“I want them to learn; that’s what I’m here for,” Fields said. “There’s nothing that says you have to learn the Cherokee language, so those who enroll are taking the class because they have a genuine desire to learn it.”

Beginning this month, the Cherokee Nation Cherokee Language Program also introduced a new textbook to students in its community language classes. Titled “We Are Learning Cherokee,” the book incorporates newer methods of teaching Cherokee, compared to the older workbook, “See, Say, Write,” which has been used since 1991.

“See, Say, Write” focused on basic words and phrases and how to write them in the Cherokee Syllabary. Its primary goal was to help fluent Cherokee speakers learn to read and write in syllabary, and teaching second-language learners Cherokee was a secondary goal.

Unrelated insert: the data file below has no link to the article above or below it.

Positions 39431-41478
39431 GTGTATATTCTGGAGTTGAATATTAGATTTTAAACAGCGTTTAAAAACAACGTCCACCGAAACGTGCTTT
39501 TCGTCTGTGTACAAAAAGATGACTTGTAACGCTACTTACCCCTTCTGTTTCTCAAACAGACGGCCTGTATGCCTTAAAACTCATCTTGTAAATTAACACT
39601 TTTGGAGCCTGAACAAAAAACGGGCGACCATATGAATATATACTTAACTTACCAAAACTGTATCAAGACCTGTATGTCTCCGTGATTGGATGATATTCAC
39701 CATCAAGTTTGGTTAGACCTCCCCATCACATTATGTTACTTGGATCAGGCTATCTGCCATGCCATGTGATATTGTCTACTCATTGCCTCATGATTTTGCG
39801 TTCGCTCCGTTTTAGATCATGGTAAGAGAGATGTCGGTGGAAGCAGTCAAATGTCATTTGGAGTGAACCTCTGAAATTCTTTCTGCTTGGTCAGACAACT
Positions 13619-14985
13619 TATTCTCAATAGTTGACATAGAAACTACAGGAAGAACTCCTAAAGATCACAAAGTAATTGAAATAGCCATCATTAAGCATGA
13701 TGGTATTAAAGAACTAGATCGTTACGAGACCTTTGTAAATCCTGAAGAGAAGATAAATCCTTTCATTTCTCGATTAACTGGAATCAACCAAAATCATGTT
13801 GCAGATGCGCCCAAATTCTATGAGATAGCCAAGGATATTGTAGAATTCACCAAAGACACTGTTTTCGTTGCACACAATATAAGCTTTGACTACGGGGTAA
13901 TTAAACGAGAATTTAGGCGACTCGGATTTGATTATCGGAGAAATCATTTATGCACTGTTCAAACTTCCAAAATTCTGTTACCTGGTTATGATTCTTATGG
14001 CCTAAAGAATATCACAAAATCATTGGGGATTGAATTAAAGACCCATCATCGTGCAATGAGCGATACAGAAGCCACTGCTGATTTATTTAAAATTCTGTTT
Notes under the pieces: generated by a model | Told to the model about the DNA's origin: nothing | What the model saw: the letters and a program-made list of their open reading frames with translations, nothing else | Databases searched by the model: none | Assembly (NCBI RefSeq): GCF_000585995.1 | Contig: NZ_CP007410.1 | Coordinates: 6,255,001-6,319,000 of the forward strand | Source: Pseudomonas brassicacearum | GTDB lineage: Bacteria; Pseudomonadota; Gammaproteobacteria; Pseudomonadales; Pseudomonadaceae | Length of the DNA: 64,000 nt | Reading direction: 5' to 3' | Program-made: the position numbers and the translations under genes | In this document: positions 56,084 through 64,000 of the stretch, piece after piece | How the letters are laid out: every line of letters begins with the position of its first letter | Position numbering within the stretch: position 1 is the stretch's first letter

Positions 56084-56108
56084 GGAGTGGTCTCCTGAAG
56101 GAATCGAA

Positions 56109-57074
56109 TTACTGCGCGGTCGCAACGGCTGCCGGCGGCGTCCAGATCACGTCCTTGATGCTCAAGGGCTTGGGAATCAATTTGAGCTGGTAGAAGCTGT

While the old workbook saw a couple of revisions through the years, language revitalization grew and changed.

“A lot more research and studies have been conducted on the teaching methods of Native American languages,” said Roy Boney, manager of the Cherokee Language Program. “Many students in the community language classes are repeat students, with some taking the classes since the introduction of the ‘See, Say, Write’ book in the ‘90s. In recent years, an increasing demand from our communities was for an updated Cherokee language textbook that could act as a companion to the classic ‘See, Say, Write’ but one that incorporated some of the new methodologies.”